Galbi 갈비 literally means “ribs.” When it’s described in books, it’s “short ribs,” which gives someone an inaccurate impression. Yes, technically, it’s true. They’re short ribs. But they’re not done like Johnny’s Rib Shack. They’re long strips of meat attached to a small bone at the end, marinated in a sweet thin sauce.

Injoo is obsessed with finding the cheapest galbi and samgyeopsal deals. “Oh man, there’s this new 3,000 won samgyeopsal restaurant. We gotta do that.”

It’s a bit of a Friday tradition to go out for galbi after work. After the Halloween carnival we had on a Friday night, we were all very tired and felt like we deserved a good galbi dinner. Injoo suggested a new 5,000 won galbi place. I was skeptical, saying that it was Friday night. “I would take good galbi over cheap galbi.”

Surprise, surprise! This was also a good galbi place. It started off the same way most galbi places do. There’s a guy I call the “fire chief.” It’s his job to maintain a BBQ pit full of glowing charcoals. These charcoals are manufactured to be large single cylinders with holes patterned in a circle through the top and bottom of the cylinders. These holes help air heat the charcoals. The fire chief also uses these holes to pick up the charcoals with a long iron rod.

This is the most dangerous part of the meal. The fire chief retrieves a large charcoal cylinder and runs through the restaurant. Reaching over the shoulders of the diners, he puts the cylinder in a hole in the table and covers it with a grill. He then turns on this sci-fi aluminum vacuum hose to suck up the smoke.

The waitress arrives with a plate full of marinated meat and puts it on the grill. The charcoal is so hot that the meat almost instantly sizzles. The meat we always get is pork because it’s cheaper, and I feel that pork absorbs a better BBQ taste than beef. I’m expecting a lot of hate mail from BBQers west of the Mississippi for that one.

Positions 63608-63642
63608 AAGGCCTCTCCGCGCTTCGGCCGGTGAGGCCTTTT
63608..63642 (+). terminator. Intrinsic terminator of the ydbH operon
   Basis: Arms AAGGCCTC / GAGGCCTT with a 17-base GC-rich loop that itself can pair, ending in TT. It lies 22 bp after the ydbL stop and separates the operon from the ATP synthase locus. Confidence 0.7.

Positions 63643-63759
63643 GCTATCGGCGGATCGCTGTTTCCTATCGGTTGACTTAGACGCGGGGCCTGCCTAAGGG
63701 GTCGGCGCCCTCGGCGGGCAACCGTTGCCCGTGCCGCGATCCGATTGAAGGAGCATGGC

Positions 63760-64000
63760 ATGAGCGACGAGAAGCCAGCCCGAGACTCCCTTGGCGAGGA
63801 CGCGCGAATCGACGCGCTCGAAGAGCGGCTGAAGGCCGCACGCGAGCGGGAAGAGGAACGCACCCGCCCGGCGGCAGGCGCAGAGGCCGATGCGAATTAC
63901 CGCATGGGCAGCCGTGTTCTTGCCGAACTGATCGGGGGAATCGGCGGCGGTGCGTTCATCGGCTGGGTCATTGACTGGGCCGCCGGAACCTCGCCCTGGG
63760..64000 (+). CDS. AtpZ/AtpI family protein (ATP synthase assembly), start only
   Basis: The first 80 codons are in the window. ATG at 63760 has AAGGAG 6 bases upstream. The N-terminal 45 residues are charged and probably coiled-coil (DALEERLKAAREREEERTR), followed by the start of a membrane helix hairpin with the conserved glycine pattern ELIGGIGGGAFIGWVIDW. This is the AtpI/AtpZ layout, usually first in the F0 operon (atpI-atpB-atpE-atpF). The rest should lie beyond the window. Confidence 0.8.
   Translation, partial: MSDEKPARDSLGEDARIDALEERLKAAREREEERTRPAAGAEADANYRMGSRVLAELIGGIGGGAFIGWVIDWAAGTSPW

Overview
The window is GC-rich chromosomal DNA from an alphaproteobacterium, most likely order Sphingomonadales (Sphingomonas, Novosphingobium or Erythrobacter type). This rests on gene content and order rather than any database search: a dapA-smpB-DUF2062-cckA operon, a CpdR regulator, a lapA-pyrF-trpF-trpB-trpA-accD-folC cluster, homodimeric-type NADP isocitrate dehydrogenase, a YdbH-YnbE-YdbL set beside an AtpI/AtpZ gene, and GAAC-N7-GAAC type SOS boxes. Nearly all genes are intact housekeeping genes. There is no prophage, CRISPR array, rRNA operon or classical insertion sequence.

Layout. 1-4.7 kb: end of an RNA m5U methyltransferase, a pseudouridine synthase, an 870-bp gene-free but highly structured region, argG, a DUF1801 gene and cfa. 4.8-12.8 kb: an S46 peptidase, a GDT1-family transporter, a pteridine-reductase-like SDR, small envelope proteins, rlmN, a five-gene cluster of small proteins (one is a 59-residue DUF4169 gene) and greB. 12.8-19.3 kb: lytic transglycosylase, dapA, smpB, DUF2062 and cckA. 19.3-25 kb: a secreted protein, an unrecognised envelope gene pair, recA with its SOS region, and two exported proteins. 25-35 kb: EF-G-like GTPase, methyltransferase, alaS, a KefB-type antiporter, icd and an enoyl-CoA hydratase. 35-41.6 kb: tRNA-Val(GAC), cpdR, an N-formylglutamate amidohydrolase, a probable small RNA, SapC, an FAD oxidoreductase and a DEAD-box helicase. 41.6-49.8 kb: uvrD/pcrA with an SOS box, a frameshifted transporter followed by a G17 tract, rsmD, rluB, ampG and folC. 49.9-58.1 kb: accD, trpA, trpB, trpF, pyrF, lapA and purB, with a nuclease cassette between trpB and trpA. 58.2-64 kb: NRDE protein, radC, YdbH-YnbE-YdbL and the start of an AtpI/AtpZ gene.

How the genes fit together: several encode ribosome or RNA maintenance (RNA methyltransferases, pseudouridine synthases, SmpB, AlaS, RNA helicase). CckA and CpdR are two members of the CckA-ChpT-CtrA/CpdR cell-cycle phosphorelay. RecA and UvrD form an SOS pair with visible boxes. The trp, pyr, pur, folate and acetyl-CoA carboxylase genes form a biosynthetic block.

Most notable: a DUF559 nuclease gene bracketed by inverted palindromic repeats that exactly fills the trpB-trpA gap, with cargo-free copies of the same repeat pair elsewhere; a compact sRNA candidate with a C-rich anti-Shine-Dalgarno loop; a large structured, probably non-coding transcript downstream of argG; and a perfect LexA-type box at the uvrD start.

After they cook for a while, the waitress returns and cuts the meat into bite size pieces with kitchen shears. Then they’re ready to eat.

With galbi, as with most Korean food, we get lots of condiments. The challenge is to find room on the table for everything. What side dishes we get is different all the time, but we can always count on a plate of different kinds of lettuce and other leaves (sesame leaves are my favorite), whole korean peppers, sliced raw garlic, and gochujang (red pepper paste).

I read in one food blog that an uppity waitress at a Korean restaurant in New York sneered at patrons who didn’t follow simple rules about eating galbi. Don’t eat the garlic raw. Don’t use more than one leaf of lettuce at a time.

That’s pure bull.

I have observed Koreans and have asked Koreans questions about galbi etiquette. Anything goes. You can wrap them in leaves, eat them straight off the grill. You can cook the garlic and peppers or eat them raw after dipping them in gochujang. You can put anything you want in your lettuce wraps, as long as they fit.

The only rule I have heard is that if everyone is eating from a communal bowl of soup, it is rude to fill your spoon with rice and dip it in the soup.

That Friday night, we also ordered a bowl of kimchi jjigae, which they placed on the grill to keep it hot and boiling. It was very good, though not as good as my homemade jjigae :-P.

As an aside, there are two main kinds of galbi, regular galbi and LA galbi. The LA version comes from some city in California which I can’t remember the name. The difference is that the meat is cut at a different angle, which affects the taste and the price. I have had it once, and it’s pretty good. Yet it’s not good enough to justify the price hike.

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